Hi Don, good comments and based on them I will likely re-write this post a bit. FWIW I am an engineer and altho not an expert in radio theory, I do understand some radio wave theory since I was in physics before switching to engineering. The problem with the SPOT is that is has a patch antenna that is supposed to be facing the sky. But in reality, and because of the way the SPOT’s attachment is designed, it hangs down — not facing up. Thus focusing its meager 0.4 W of power across the surface of the earth and not up towards the sky and satellites. In comparison the inReach’s antenna points up in its optimal position, which when combined with its higher transmission power is more effective than the SPOT hanging down. This is corroborated by my field experience with both units — where the inReach is more successful at consistently sending and receiving messages. If SPOT worked out a way so that a normal carry had the patch antenna facing up its %’tage of successful transmissions would go up. Anyway, I will likely incorporate much of this conversation into the writeup. So thanks for reading it carefully, and making some informed suggestions for improvements. Best, -alan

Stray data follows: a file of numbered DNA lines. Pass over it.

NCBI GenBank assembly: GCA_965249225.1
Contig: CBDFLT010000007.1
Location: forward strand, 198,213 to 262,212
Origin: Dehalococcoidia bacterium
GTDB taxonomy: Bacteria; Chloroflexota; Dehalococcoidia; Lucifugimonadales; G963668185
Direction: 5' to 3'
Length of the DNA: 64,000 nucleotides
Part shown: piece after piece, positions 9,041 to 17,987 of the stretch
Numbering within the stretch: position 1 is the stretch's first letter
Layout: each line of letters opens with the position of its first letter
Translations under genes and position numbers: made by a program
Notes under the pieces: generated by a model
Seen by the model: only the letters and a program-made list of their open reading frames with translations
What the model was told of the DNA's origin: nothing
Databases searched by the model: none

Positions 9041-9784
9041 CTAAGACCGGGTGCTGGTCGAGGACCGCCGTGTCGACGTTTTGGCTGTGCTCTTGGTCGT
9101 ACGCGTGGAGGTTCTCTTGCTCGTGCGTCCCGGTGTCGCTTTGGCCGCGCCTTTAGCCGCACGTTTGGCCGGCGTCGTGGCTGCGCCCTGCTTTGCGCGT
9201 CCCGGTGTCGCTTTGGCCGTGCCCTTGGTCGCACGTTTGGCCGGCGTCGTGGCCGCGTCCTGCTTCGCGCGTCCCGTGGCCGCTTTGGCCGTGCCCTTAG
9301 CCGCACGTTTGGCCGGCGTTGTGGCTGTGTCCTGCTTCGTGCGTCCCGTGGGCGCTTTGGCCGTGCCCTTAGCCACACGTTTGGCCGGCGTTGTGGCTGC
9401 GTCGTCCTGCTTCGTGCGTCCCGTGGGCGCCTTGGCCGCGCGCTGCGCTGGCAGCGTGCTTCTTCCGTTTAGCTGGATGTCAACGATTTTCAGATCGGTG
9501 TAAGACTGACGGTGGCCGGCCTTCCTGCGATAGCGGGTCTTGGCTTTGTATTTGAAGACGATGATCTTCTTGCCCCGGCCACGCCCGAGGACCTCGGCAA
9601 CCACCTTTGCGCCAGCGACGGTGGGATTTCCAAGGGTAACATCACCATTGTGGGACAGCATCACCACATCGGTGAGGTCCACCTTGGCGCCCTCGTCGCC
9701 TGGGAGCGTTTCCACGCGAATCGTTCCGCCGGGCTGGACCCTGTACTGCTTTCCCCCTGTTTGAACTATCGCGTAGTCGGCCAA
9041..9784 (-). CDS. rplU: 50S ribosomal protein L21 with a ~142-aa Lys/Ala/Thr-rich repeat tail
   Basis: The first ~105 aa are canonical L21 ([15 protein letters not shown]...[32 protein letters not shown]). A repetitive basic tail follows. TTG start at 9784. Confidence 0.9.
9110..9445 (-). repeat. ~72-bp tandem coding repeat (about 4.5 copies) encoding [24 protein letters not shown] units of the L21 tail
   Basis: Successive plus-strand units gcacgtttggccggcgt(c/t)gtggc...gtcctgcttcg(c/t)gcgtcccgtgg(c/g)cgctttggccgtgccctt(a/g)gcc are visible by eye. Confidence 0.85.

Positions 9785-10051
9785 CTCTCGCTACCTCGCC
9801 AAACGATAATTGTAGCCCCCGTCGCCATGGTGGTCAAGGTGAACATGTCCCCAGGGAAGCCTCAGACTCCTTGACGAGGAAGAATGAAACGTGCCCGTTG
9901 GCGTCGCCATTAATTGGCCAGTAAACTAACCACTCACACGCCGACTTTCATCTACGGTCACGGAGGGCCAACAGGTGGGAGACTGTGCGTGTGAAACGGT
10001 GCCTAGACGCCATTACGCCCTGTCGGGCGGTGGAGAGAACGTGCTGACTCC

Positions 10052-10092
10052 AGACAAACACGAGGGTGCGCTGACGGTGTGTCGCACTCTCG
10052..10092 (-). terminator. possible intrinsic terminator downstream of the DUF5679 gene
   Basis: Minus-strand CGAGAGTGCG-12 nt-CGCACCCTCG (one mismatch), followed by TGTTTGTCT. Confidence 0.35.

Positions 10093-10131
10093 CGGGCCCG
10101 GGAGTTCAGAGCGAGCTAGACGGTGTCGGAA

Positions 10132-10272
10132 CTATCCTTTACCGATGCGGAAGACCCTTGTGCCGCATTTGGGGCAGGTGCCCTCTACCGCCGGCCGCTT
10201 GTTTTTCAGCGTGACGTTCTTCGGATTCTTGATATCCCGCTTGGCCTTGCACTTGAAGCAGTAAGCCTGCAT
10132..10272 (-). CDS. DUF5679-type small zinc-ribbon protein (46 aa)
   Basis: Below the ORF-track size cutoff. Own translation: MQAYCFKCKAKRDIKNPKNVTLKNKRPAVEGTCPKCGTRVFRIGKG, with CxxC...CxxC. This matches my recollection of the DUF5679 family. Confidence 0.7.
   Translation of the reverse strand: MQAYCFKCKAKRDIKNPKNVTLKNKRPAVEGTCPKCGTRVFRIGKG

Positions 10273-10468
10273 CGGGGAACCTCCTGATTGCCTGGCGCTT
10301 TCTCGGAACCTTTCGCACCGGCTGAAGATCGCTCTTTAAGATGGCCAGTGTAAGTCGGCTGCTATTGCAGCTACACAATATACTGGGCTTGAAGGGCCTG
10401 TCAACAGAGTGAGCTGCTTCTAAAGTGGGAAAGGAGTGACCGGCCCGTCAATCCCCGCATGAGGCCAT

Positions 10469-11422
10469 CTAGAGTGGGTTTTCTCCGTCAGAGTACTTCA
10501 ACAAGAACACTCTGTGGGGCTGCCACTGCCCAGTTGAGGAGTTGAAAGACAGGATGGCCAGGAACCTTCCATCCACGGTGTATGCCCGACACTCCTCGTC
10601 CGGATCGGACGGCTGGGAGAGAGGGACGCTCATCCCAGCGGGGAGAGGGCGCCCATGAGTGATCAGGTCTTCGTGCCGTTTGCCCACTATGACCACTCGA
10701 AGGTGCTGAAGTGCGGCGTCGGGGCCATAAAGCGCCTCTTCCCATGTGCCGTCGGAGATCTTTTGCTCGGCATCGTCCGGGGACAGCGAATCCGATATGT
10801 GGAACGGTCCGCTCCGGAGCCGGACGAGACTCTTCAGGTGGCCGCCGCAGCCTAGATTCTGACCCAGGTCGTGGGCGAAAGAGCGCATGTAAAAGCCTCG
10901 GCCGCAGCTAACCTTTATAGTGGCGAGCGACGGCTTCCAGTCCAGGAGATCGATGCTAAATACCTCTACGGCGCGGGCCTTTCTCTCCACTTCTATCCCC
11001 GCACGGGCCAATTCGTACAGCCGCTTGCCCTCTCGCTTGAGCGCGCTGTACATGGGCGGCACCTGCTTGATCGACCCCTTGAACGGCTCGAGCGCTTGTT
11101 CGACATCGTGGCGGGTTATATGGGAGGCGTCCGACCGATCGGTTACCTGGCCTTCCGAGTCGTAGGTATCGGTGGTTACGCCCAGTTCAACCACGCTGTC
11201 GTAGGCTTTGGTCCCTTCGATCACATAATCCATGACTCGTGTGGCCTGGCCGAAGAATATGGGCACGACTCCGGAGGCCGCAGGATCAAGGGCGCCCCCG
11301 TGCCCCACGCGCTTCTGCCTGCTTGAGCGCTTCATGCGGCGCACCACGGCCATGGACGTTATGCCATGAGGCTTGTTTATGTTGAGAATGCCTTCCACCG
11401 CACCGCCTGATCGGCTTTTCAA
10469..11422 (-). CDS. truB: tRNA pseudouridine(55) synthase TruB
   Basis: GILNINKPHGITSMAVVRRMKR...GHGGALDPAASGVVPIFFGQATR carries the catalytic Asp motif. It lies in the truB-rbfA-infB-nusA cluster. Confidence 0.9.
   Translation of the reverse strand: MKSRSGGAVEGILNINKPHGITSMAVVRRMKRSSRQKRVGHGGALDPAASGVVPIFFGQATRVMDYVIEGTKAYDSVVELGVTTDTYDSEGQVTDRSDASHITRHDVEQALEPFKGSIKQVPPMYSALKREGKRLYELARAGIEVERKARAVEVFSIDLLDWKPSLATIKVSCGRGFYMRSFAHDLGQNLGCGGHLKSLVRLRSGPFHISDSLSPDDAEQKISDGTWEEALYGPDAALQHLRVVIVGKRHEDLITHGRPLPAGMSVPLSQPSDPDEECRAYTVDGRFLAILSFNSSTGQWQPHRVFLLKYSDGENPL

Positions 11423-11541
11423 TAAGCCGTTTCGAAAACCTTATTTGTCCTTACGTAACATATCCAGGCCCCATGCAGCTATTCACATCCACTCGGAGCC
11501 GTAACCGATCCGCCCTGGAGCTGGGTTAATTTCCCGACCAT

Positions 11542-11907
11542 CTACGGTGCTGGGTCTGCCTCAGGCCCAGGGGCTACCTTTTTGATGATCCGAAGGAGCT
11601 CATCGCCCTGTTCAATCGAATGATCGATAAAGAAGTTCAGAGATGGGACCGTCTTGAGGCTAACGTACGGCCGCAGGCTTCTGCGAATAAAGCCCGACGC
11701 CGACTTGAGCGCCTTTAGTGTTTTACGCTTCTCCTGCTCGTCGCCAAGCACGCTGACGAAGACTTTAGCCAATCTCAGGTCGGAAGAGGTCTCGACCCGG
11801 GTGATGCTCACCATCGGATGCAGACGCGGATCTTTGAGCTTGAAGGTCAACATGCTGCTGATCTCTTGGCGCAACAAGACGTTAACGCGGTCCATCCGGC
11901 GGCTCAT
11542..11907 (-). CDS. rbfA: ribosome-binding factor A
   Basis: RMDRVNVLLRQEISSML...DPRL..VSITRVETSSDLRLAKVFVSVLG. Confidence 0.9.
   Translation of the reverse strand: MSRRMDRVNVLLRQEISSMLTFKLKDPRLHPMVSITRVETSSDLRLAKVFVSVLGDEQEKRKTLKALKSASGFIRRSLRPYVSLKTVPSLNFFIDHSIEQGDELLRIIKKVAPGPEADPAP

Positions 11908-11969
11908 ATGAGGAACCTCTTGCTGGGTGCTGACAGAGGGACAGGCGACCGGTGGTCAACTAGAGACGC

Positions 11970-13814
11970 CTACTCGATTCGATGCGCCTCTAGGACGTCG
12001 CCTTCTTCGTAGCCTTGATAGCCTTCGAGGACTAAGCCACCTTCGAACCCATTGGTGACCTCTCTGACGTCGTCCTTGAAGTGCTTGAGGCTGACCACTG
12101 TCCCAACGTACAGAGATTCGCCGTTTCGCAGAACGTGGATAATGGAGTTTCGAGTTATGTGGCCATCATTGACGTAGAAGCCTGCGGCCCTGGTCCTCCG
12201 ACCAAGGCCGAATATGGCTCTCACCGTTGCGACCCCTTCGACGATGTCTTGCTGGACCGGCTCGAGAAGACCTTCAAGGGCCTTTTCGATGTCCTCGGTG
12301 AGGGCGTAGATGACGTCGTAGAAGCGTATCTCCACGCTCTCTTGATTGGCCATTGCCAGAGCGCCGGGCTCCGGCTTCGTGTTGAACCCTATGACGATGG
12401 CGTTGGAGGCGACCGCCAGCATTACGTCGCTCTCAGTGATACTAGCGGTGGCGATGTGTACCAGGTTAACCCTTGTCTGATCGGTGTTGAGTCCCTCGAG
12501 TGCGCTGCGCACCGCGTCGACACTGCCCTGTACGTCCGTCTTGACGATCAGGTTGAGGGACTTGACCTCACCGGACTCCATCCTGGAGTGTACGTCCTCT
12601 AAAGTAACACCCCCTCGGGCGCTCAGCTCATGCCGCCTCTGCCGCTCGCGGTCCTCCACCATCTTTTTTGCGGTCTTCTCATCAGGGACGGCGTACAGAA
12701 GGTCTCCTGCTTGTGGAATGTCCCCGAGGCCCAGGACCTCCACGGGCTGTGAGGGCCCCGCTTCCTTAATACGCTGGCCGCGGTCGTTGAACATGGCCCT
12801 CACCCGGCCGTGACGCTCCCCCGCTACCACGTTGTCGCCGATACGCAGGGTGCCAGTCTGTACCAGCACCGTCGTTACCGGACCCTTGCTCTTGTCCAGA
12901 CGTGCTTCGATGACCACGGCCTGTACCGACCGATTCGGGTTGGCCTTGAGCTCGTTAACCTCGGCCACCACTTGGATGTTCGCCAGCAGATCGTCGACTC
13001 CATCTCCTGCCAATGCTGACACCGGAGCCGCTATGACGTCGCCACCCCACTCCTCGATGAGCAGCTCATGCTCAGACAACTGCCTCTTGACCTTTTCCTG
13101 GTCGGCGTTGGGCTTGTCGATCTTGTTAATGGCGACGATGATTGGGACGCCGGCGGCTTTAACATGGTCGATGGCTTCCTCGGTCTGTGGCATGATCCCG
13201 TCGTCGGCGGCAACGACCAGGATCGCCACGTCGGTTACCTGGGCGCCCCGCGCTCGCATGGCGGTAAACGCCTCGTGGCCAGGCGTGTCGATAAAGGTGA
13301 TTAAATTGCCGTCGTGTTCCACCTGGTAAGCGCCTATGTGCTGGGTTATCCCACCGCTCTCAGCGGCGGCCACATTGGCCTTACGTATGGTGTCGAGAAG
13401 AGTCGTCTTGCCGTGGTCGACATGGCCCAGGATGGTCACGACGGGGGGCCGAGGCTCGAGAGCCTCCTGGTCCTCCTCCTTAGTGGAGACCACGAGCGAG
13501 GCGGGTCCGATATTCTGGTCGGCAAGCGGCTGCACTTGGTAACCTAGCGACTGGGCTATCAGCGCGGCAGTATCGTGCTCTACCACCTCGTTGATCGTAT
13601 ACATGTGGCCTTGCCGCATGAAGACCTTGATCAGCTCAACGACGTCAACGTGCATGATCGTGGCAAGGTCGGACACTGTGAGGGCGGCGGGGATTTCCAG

Reply
      • Josh Spice
        Josh Spice says:

        Hey Alan, fwiw, people routinely carry spots on their bikes on bikepacking races in all sorts of configurations and orientations and they track just fine, for the most part. Sometimes, yes, there are times when they dont send a signal, but it seems to not be related to orientation but to connecting with the satellites in general. On the big Alaskan dog mushing races, spots are mounted facing up, on the sled, and they will often miss sending signals due, I think, to the spotty (ha!) coverage extent of the spot satellite network that far north. The satellites are often only near the horizon, not directly overhead like farther south. Cheers, Josh

        Reply
        • Alan Dixon
          Alan Dixon says:

          Hi Josh and apologies for the late reply. I’ve been guiding Alaska’s Brooks Range for the last two weeks and will soon head back in to Alaskan mountains for another two weeks. A couple of thoughts on your post. 1) SPOT is one-way communication is far less limited. Having extensively used two-way communication in the field in difficult hard to manage situations — both inReach to inReach, and inReach to ground crew — I can unequivocally say there is no comparison between the inReach and SPOT. The inReach is hands down the better unit by a large margin. 2) As you point out the Iridium satellite network that the inReach uses has better coverage than the GlobalStar network that SPOT uses — especially true as you go farther north, e.g. Alaska. Combined, I am at a loss to find even cost a compelling argument to use the SPOT over the inReach. Warm regards, -alan & alison